Filters - Regional Dynamics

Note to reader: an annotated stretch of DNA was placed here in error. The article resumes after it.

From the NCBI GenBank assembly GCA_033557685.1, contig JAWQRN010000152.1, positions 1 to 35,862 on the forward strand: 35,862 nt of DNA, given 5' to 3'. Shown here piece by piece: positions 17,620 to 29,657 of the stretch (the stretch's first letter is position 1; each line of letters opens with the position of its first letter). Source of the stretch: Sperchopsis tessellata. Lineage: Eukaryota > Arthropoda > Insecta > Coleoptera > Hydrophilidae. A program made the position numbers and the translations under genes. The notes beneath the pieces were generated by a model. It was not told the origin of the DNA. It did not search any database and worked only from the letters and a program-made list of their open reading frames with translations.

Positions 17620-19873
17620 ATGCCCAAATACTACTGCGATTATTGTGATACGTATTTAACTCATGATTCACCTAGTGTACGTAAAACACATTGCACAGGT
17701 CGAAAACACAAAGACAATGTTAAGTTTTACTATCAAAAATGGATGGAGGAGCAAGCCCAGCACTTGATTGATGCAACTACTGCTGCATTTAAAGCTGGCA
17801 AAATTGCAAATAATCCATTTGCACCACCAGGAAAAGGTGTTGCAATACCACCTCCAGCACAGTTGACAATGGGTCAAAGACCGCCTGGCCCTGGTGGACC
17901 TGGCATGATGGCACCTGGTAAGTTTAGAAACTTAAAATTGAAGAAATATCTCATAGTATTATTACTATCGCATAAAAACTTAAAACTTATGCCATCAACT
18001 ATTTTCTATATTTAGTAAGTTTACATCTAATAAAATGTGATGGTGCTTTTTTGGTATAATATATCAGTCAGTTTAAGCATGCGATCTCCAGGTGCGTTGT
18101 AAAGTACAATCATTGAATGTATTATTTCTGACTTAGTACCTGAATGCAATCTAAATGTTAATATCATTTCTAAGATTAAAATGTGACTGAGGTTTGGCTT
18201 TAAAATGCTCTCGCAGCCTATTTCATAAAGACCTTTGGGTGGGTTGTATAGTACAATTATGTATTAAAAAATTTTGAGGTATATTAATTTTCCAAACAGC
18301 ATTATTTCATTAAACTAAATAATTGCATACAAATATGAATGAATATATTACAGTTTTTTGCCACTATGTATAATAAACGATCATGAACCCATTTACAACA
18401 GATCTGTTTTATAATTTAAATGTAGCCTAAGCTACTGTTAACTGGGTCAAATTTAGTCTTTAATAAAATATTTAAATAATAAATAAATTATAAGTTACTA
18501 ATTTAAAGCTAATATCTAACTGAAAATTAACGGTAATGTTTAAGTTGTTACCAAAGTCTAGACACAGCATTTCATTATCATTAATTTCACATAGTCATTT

We basically have a couple things to go over, three things to go over especially. Number one: I want to show you what I call regional dynamics, which is where I take masks, the filters, and use those to just concentrate on regions of the picture. After you've done all this, what I call global edits, and that's encompassing the whole entire image. So I want to show you that, and then I've been talking a lot about this merge to 32 bit with all these bracketed files. So, the really good part about that is it's pretty darn simple. All right, so I'm going to show you that, and then I'm going to go into Photoshop and I'm going to show you how simple it is to manually blend some of those files as well. And last, if I have some time, I also want to show you just something special that happened, so if some crazy reason I just keep going and forget, just remind me, Russ. Throw something at me. All right, so here we are. We are at regional dynamics as I want to call it, and I just want to start o...